The Massachusetts Supreme Judicial Court announced last week that it will vacate 21,587 drug conviction cases that were connected to disgraced chemist, Annie Dookhan, who tampered with and falsified evidence for over eight years in a Massachusetts drug-testing lab.
This is the largest dismissal of wrongful convictions in U.S. history.
The dramatic step, which specialists called unprecedented in scope, follows years of litigation by defendants whose cases involved evidence that was falsely analyzed by Dookhan.
“Today is a major victory for justice and fairness, and for thousands of people in the Commonwealth who were unfairly convicted of drug offenses,” said Matthew Segal, legal director of the American Civil Liberties Union of Massachusetts in a statement on the organization’s website.
The outrageous and massive drug-testing scandal involved Annie Dookhan who, in 2013, pleaded guilty to 27 counts, including obstruction of justice, perjury and tampering with evidence.
Dookhan’s admission prompted widespread concern in the defense community that any of the drug tests that passed through Dookhan’s hands could potentially be inaccurate or falsified, according to the ACLU of Massachusetts.
This past January, the Massachusetts Supreme Court ordered lists of the nearly 24,000 cases connected to her, known as the “Dookhan defendants,” that could be dismissed.
Fully 98.5 percent of the cases deemed eligible for relief were in fact dismissed, according to the Innocence Project.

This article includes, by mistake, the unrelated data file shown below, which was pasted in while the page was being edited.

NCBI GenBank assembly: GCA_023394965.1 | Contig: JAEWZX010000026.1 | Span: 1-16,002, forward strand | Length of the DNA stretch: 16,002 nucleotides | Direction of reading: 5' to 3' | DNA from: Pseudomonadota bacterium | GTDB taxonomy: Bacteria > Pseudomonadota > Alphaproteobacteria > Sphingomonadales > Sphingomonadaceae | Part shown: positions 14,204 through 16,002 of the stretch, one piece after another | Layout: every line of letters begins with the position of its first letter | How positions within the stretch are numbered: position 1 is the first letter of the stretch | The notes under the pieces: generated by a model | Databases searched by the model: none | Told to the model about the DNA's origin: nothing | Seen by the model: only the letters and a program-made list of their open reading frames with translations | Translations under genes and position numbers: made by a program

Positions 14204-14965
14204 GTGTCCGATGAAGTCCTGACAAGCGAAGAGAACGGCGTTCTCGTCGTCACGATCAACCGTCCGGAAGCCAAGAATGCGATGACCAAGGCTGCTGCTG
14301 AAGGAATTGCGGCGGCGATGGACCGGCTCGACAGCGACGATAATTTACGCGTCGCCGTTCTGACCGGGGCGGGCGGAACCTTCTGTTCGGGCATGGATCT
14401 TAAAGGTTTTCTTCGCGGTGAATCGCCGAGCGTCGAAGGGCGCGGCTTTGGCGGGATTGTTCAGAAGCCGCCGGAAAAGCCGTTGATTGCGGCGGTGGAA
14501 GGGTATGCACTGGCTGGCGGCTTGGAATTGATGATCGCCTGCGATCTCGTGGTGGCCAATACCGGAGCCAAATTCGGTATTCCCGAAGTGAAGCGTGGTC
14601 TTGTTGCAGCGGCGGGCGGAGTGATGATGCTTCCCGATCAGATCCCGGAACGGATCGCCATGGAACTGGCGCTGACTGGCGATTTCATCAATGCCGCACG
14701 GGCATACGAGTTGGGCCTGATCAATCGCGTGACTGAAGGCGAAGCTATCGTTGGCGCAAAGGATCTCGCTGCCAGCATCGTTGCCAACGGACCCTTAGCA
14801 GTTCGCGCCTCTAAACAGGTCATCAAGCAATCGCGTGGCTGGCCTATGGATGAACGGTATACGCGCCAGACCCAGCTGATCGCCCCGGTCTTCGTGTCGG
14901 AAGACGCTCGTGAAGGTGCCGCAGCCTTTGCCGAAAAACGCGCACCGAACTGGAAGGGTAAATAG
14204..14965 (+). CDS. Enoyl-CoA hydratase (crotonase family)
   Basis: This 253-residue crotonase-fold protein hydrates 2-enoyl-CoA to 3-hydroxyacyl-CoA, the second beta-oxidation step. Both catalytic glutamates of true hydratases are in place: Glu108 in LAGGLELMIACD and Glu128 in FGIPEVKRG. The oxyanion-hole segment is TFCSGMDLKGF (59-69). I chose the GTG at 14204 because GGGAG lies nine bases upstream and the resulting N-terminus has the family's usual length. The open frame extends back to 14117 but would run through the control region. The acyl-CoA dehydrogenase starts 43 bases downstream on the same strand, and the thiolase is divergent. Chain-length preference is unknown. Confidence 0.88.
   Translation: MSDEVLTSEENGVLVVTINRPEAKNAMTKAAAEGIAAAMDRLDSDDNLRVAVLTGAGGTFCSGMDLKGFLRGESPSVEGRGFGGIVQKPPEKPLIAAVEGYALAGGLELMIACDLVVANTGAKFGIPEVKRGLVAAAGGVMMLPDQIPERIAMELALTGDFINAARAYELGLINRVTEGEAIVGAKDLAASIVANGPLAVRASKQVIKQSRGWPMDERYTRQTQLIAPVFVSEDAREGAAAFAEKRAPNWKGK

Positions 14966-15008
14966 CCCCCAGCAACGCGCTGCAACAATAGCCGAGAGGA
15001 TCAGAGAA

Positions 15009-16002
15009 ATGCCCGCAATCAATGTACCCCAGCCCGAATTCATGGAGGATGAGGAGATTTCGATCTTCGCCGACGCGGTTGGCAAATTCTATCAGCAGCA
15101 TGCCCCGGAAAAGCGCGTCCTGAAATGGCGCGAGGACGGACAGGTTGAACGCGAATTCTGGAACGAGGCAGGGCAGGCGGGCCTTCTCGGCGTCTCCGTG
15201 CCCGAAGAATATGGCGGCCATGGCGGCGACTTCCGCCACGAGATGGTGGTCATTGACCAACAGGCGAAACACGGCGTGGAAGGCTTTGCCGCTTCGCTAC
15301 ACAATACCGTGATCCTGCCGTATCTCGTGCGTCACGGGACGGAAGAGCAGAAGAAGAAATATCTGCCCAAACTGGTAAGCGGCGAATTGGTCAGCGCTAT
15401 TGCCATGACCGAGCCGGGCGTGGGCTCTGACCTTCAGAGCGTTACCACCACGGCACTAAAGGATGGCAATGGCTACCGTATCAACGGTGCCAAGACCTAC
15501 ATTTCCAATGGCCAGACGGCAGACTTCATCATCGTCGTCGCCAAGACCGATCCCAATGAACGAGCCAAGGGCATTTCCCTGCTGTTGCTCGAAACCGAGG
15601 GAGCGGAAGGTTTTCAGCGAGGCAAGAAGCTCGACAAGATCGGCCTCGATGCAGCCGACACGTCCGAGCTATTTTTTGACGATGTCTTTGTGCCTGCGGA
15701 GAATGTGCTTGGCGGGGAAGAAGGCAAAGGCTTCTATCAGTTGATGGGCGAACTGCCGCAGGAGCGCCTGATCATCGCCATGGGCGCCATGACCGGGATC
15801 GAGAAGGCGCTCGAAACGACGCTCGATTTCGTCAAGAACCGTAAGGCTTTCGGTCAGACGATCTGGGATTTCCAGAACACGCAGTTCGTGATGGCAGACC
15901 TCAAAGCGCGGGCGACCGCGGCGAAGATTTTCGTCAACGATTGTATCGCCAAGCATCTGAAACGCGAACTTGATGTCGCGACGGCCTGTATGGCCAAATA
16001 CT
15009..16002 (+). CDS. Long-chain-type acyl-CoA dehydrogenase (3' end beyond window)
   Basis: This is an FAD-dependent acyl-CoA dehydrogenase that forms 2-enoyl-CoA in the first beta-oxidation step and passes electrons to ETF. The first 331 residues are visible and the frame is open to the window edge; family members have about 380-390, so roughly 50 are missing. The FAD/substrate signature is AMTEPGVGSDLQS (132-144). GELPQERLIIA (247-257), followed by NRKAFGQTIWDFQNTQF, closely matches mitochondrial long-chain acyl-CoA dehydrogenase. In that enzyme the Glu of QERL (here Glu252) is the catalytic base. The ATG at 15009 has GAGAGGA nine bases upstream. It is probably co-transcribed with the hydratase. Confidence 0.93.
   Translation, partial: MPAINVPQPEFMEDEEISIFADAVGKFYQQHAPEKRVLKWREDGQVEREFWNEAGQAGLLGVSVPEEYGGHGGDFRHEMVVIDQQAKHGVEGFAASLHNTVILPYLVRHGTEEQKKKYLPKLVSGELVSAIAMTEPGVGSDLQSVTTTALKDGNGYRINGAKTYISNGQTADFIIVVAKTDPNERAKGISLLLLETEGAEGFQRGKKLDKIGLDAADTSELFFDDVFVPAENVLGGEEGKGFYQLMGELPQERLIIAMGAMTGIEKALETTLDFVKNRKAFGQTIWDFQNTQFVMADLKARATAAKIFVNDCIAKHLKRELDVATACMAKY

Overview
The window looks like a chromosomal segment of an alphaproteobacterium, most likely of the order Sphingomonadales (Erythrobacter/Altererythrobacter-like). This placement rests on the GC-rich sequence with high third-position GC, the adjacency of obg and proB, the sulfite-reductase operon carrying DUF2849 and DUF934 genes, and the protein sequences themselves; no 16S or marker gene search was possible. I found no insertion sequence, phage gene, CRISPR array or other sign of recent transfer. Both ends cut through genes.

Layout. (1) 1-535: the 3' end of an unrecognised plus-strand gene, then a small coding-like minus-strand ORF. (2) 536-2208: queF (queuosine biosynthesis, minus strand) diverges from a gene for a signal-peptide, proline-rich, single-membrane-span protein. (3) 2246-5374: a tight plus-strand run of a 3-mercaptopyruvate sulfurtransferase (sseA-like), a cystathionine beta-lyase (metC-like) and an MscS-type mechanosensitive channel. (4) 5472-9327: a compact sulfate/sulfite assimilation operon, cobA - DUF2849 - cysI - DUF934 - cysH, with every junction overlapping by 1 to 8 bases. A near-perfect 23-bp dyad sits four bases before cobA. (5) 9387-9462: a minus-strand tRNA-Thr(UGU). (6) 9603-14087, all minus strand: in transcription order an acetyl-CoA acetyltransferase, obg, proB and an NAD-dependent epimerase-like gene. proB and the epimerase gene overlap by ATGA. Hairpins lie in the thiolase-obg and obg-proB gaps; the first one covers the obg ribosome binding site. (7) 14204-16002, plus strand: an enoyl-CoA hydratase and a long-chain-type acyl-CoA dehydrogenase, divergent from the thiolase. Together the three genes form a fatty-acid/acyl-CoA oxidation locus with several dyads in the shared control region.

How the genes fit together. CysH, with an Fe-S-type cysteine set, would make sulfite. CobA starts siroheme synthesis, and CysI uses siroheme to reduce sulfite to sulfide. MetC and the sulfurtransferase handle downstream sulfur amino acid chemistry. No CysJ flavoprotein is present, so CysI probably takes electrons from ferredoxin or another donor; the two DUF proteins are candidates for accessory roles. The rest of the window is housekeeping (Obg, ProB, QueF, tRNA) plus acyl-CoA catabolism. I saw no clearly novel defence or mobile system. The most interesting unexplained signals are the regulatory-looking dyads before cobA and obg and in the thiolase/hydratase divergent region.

Justice Carol S. Ball of Superior Court in Suffolk called the consequences of Dookhan’s actions “nothing short of catastrophic.”
In addition to prison time, individuals with drug convictions routinely face problems finding employment and housing, getting school or professional loans and immigration problems, to name a few.
Dookhan admitted that she declared drug samples positive without even testing them, that she forged signatures, lied and embellished her own credentials to bolster her standing as an expert witness in court.
Experts say the Dookhan scandal is unmatched in wiping away so many convictions at once.
“I am not aware of anything remotely close to it,” said Sandra Guerra Thompson, a law professor at the University of Houston.
“Today is a good day for justice in Massachusetts for thousands of people who have been wronged by the criminal punishment system,” said Ezekiel Edwards, director of the National ACLU’s Criminal Law Reform Project.
“But this day would never have been needed if the powers that be had taken a smarter, more thoughtful, more public health-oriented approach to drugs,” Edwards continued. “Widespread injustice like this should prompt not just Massachusetts, but every state, to declare an end to our country’s failed, costly, unfair War on drugs, and to reduce the thousands of unnecessary arrests and prosecutions taking place every day across this country.”
Dookhan served three years in prison and was released on parole in April 2016.
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